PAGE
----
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It’s political, not constitutional

7 October 2003 Media Statement

It’s political, not constitutional

Attorney-General Margaret Wilson said United Future’s decision today not to support the Supreme Court Bill during its second reading has nothing to do with constitutional matters and everything to do with the politics.

“Peter Dunne believes it is critical for his party’s long-term survival not to cross the business lobby’s opposition to the Bill. If those politics are his party’s primary focus, rather than dealing with this Bill at a substantive level, then that cannot be helped. The Government must represent wider interests,” Margaret Wilson said.

The Government has already addressed the concerns United Future raised during the select committee process, as far as it was practicable to do so. United Future had four issues to be dealt with if the Government was secure the party’s support for the Bill, and the Government agreed to deal with three and a half of those.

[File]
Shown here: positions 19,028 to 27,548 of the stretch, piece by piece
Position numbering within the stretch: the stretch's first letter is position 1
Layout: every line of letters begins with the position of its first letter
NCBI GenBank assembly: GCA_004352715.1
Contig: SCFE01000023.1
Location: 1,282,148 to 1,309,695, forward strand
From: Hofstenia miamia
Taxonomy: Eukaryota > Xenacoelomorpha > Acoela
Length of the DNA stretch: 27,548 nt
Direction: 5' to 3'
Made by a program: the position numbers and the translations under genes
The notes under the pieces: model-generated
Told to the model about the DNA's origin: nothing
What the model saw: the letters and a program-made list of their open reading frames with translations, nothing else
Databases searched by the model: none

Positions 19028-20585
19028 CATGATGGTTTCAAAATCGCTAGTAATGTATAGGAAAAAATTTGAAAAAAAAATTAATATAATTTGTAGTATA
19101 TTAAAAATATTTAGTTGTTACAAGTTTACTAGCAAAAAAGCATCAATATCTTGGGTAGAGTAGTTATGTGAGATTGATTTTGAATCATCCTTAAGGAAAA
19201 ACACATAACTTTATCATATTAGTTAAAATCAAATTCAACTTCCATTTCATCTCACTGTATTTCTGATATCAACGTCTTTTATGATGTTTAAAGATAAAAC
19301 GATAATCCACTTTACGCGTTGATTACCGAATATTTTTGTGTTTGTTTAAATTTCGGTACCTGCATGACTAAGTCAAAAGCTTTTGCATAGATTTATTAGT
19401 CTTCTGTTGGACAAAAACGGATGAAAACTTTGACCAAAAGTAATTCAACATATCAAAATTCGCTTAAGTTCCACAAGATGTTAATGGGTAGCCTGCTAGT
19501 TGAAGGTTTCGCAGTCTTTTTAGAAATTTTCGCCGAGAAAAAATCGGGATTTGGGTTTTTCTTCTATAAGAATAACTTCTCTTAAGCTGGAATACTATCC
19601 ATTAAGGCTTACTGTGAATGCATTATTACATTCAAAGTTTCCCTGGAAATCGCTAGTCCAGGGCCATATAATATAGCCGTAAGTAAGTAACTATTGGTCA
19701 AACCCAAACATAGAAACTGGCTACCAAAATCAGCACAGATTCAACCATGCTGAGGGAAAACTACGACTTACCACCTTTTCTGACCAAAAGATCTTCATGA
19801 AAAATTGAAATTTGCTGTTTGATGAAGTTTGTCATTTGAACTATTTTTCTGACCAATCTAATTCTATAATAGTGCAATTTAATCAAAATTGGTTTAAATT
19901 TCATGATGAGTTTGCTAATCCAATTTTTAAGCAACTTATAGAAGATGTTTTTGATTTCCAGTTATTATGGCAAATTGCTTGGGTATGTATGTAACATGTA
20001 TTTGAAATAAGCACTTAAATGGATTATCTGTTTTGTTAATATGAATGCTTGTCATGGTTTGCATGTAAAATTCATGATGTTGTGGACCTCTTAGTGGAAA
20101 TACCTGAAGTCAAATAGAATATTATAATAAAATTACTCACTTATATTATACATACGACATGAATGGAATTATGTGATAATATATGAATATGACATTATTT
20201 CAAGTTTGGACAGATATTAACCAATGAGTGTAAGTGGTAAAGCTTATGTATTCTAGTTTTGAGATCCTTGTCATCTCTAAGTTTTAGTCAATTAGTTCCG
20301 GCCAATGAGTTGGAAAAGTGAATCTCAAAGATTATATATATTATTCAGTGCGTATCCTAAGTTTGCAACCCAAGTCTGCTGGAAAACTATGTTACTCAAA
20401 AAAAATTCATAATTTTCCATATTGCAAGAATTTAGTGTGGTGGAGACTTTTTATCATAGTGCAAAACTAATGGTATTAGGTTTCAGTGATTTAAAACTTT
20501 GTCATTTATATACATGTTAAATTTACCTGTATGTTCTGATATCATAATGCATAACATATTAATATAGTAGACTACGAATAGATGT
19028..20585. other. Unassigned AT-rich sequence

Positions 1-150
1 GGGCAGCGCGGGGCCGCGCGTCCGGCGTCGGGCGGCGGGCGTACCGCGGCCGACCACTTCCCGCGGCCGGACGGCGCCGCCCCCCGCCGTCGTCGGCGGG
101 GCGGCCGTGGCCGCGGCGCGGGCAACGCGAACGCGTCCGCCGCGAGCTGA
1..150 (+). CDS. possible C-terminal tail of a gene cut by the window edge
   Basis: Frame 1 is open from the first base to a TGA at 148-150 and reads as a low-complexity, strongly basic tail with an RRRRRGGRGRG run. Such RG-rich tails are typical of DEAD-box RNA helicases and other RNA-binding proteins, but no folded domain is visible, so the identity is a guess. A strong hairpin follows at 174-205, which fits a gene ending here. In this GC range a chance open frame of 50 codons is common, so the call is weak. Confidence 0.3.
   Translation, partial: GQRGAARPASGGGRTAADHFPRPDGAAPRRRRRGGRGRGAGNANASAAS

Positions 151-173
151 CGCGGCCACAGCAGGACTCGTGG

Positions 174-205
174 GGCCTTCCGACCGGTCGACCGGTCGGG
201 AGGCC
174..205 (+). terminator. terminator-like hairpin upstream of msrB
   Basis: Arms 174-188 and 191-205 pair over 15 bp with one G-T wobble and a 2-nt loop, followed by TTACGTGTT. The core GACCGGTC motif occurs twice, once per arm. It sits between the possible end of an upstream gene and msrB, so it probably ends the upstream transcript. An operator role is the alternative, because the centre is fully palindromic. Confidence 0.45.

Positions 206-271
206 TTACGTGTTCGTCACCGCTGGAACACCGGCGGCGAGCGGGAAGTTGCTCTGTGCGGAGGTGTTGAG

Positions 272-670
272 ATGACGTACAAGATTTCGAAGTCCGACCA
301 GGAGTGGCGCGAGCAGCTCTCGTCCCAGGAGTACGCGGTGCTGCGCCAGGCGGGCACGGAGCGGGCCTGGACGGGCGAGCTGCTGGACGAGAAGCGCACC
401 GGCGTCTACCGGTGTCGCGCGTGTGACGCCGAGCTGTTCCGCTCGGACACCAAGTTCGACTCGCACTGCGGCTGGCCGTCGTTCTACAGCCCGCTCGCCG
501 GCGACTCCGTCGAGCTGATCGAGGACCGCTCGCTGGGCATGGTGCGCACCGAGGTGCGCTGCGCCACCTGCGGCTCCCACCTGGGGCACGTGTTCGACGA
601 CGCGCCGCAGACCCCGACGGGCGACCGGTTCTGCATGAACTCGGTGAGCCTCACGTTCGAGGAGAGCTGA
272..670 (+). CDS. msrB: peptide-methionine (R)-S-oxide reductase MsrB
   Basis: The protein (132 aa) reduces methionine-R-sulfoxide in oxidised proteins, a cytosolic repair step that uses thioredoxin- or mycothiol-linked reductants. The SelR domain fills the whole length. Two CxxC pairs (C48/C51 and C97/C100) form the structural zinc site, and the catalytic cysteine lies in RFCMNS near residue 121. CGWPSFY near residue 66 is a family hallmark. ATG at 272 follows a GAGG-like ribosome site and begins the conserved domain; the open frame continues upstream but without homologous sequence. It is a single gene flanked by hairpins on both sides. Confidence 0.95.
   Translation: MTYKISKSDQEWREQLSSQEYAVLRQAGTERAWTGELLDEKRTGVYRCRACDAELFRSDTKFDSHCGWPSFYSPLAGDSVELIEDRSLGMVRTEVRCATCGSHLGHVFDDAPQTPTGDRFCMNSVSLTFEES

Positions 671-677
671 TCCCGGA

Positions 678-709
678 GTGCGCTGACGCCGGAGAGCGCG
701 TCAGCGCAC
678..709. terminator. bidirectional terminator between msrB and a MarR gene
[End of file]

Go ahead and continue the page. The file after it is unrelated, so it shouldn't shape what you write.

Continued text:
However, delaying the Bill until all political parties agreed to it is not an option.

“The opposition cannot hide their political motivations behind a constitutional smokescreen. Wide cross-party support is not a realistic ideal if there is opposition for opposition sake. United Future’s opposition on this Bill is as tepid as National’s - National introduced a Bill to end appeals to the Privy Council, but opposes the same move by this Government. I am surprised United Future has not supported this major extension to access to justice.”

“Our position has been both clear and firm: New Zealand is a strong and confident nation that must act to ensure the justice system gives the opportunity of two rights of appeal,” Margaret Wilson said.

The Supreme Court Bill began its second reading in Parliament today. Once the Bill is passed, all New Zealanders will for the first time have comprehensive second appeal rights in all areas of law, including criminal, family, commercial, environmental and employment law.


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